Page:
You can lower the fat, saturated fats, cholesterol, and calories in your diet with a few minor adjustments to your meal preparations.
Some of these suggestions may take a while to get used to but once there, your heart will love you longer for taking care of it. Of course, it still needs exercise because no amount of exercise will overcome a poor diet.
Try a few of these substitutions and see what happens with your tests the next time you see your doctor.
• Instead of using barbecue sauce, salt, or soy sauce try herbs, lemon, or other spices on your food or when you prepare it.
• Mix 1 cup of fat free or low fat milk plus one tablespoon of liquid vegetable oil to replace 1 cup of whole milk.
• When making hamburgers or anything with hamburger in it use ground turkey or lean beef. If you insist on using hamburger start adding more ground turkey or lean beef to the mix rather than all hamburger.
• Substitute 1 cup of evaporated skim milk or ½ cup of low fat yogurt and ½ plain low fat unsalted cup of cottage cheese for 1 cup of heavy cream.
• Use fat free sour cream in place of sour cream.
• Blend 4 tablespoons of soft margarine with 1 cup dry unsalted cottage cheese and little fat free milk if the consistency isn’t what you consider your cream cheese should be like.
• Mix 1 tablespoon of soft margarine and ¾ tablespoon of vegetable oil as a substitute for 1 tablespoon of butter.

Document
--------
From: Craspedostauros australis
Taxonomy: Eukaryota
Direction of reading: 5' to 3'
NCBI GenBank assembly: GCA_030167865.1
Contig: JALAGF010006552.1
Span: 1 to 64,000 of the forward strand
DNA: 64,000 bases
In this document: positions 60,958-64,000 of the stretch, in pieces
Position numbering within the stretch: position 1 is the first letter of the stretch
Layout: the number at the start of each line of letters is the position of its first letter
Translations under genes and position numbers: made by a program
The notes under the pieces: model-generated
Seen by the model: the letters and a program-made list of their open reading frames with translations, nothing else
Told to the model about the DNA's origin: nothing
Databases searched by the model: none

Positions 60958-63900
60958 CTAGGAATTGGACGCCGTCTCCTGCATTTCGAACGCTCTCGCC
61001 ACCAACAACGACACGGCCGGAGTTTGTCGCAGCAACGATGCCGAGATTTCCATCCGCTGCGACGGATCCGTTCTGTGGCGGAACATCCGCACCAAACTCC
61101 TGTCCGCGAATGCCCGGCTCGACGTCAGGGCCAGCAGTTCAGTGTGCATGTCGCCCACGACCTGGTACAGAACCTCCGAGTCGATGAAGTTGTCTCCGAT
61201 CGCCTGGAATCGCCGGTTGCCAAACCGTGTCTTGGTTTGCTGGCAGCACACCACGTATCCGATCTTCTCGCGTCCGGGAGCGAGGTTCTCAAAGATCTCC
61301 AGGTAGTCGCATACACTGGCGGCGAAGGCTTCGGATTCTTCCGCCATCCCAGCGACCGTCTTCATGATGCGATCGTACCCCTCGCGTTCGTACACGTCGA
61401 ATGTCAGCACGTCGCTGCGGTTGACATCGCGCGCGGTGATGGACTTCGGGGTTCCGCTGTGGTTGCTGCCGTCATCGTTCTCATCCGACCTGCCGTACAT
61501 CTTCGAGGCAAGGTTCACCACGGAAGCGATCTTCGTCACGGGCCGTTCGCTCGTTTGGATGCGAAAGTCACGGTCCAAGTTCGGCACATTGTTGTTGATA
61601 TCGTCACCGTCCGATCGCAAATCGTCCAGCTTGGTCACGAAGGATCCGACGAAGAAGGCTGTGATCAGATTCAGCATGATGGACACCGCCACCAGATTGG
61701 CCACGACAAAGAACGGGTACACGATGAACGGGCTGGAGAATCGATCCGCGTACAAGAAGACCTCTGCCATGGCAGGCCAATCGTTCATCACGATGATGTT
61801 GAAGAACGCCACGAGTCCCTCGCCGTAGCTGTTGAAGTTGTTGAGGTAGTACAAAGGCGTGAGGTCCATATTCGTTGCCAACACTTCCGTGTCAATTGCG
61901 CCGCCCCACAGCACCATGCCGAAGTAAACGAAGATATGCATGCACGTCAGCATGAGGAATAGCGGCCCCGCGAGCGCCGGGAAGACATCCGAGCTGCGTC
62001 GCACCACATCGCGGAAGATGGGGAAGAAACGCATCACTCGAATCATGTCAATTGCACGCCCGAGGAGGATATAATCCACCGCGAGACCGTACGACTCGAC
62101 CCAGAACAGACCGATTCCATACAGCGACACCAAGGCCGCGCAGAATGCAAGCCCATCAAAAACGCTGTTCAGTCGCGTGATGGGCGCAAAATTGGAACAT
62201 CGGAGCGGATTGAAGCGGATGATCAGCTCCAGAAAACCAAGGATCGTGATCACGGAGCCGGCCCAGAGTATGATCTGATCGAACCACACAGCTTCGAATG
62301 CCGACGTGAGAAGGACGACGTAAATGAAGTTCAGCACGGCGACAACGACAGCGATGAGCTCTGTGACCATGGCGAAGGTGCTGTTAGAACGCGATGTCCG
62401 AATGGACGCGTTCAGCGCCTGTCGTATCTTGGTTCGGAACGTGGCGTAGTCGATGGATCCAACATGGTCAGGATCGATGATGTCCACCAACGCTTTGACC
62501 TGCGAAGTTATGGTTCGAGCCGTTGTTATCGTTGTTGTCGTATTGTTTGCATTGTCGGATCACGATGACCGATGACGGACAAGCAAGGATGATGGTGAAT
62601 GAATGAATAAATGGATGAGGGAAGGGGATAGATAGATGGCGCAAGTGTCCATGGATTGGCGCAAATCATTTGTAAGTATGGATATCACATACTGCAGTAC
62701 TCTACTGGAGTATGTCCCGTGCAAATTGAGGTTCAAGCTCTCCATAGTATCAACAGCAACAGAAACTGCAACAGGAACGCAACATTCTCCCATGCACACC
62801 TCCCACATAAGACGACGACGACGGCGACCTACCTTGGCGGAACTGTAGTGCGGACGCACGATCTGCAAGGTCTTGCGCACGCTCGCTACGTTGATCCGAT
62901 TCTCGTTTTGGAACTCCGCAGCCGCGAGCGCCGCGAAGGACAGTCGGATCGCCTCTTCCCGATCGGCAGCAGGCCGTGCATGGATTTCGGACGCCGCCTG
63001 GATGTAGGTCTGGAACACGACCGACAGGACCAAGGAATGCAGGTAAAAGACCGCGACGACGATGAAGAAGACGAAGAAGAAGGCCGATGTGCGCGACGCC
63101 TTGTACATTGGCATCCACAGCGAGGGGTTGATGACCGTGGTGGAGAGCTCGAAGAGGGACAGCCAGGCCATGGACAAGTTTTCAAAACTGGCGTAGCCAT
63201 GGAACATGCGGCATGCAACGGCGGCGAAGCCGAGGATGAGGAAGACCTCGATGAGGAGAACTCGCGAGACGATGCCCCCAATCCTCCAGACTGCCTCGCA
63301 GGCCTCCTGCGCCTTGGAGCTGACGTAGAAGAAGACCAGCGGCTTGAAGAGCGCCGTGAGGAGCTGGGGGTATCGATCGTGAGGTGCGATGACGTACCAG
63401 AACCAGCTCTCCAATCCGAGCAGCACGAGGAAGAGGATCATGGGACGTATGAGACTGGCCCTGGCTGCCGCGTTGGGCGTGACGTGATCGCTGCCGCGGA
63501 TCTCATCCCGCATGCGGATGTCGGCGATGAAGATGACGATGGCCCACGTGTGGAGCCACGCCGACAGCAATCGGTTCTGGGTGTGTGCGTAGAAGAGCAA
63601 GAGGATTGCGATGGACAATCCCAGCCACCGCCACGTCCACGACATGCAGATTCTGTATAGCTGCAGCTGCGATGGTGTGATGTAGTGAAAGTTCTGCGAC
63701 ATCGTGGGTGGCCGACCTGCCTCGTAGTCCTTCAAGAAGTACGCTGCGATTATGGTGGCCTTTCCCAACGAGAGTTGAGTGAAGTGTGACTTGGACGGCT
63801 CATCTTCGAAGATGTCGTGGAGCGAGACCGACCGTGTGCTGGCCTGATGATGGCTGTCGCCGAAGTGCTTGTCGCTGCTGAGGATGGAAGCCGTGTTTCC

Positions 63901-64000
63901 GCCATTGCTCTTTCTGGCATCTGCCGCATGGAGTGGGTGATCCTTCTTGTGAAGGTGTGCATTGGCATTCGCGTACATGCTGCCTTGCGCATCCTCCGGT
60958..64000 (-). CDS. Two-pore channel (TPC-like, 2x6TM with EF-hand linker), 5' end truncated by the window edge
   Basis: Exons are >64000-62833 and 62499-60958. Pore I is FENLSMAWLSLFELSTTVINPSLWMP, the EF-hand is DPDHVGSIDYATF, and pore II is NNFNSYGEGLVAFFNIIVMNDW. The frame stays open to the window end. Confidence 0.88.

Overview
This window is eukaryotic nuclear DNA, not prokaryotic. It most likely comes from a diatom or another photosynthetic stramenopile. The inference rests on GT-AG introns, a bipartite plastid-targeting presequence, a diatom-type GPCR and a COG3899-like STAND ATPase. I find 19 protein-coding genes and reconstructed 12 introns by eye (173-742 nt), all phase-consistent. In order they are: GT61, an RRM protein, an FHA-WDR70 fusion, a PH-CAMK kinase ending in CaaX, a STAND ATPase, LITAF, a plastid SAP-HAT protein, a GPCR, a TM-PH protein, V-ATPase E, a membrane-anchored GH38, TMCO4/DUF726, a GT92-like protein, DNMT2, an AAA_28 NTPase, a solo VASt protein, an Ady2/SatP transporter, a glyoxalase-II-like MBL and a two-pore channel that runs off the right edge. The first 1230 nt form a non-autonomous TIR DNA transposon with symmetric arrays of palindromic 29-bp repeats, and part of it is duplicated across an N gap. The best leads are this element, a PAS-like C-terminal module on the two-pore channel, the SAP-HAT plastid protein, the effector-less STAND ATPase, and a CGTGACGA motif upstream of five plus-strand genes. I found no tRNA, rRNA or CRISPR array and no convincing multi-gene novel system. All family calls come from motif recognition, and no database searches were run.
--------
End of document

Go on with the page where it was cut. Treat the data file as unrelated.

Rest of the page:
• For one egg, use two egg whites or a commercial brand of cholesterol free egg substitute.
• During your baking, if you need 1 cup of oil use ½ cup of applesauce and ¼ cup of oil.
Each of these substitutes will help you make healthier recipes for your heart.
Healthy snacks that won’t bust the fat and calorie bank
If you can’t go for more than thirty seconds without having something to snack on you are probably putting on weight every month. Snacks are not all that bad if you do it in a reasonable manner and by that I mean eating healthy ones.
Instead of eating regular potato chips or taco chips try the reduced sodium ones or get the baked instead of fried versions with the low sodium. Eat a few lightly salted pretzels or non-salted pretzels or air popped popcorn.
If you buy your snacks at Costco or other large warehouse store separate the contents into smaller one size portions so you control how much you eat at one sitting.
If you bake, use unsaturated oil or soft margarines, non-trans fat contents of course, and egg substitutes or egg whites and fat free milk. Angel food cakes are better for you than the traditional sugar, fat loaded, but great tasting cakes of your youth.
When it comes to cookies or crackers develop the taste for the fat free or low fat ones. It may take a while to do so but give it a whirl and see if you can make it happen over the course of several bags of boxes. Some of the better choices in this area are graham crackers, rice cakes, some of the fruit bars, and ginger snaps if you like the taste of these. Another option is molasses cookies, which in my case I haven’t had since my grandma used to bake them a long time ago.
Ice cream is the down fall of many a good diet intentions. Sherbet, frozen yogurt in the fat free or low fat styles and fruit juice bars all make good tasting substitutes for regular ice cream. Puddings are fine as long as you stick to the ones made with fat free milk.